Peer alienation could mean all sorts of things. It is of course what Tony Blair is causing in the House of Lords just now, but that need not concern us here. It might explain why when you go into the staff room everybody shuffles up to the other end.
Well, no, it is neither of the above. The phrase refers for our purposes to those rather melancholy children who don't seem to have many friends, and it is buzzing around at the moment because somebody has found out what happens to them later. They are liable to join things, such as church groups, charities, or, and this is where it gets scary, political parties.
The idea that, say, Charles Clarke or David Miliband spent their formative years loitering forlornly in the corners of playgrounds is strangely moving. But to look around the playgrounds of today and spot their modern counterparts is to be faced with an awesome responsibility.J Should we target all children with fewer than three friends for special lessons in economics, moral responsibility, and why teachers deserve more money? Or should we pick out the ones we definitely don't want to see at the despatch box and bribe all our other pupils to make friends with them?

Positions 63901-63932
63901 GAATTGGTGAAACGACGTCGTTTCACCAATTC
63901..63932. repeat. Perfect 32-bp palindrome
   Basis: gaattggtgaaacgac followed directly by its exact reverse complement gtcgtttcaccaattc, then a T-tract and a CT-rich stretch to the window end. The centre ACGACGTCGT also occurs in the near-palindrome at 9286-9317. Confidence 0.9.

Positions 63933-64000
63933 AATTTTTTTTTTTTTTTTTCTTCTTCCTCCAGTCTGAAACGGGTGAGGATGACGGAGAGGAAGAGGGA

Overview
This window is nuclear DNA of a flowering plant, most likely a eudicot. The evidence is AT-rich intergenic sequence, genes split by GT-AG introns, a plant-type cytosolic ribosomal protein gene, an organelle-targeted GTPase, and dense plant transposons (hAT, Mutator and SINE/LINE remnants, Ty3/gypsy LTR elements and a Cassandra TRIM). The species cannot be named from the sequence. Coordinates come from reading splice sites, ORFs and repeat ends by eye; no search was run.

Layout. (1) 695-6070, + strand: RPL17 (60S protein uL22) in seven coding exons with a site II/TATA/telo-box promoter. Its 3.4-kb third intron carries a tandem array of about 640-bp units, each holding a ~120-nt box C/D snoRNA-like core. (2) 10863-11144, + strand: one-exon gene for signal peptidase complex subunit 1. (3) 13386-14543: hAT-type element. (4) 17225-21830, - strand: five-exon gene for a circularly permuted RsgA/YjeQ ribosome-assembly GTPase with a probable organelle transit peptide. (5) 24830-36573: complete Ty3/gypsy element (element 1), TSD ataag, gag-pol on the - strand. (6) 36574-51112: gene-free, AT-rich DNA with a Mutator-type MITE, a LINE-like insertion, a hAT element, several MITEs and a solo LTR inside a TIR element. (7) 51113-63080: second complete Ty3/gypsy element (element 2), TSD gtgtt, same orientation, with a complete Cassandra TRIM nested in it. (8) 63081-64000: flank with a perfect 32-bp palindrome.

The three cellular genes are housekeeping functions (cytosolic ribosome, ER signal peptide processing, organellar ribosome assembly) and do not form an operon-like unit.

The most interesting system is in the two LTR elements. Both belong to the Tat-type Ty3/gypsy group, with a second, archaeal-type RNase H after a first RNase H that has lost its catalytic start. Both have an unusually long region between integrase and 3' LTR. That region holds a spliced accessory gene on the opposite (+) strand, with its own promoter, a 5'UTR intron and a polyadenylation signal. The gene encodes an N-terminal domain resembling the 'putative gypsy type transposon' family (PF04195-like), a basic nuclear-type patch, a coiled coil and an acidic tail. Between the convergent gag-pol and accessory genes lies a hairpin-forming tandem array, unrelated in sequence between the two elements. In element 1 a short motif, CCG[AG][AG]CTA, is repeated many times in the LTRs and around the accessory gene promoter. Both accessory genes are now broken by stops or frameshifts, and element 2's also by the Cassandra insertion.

It is a sobering thought that, if we manage to send all our students out into the world as emotionally well-rounded and socially adept people, we will be responsible for the subsequent shortage of politicians. There might be nobody to give us ridiculous targets, send us sheaves of new initiatives,and generally imply that we aren't doing our jobs properly. And that would never do.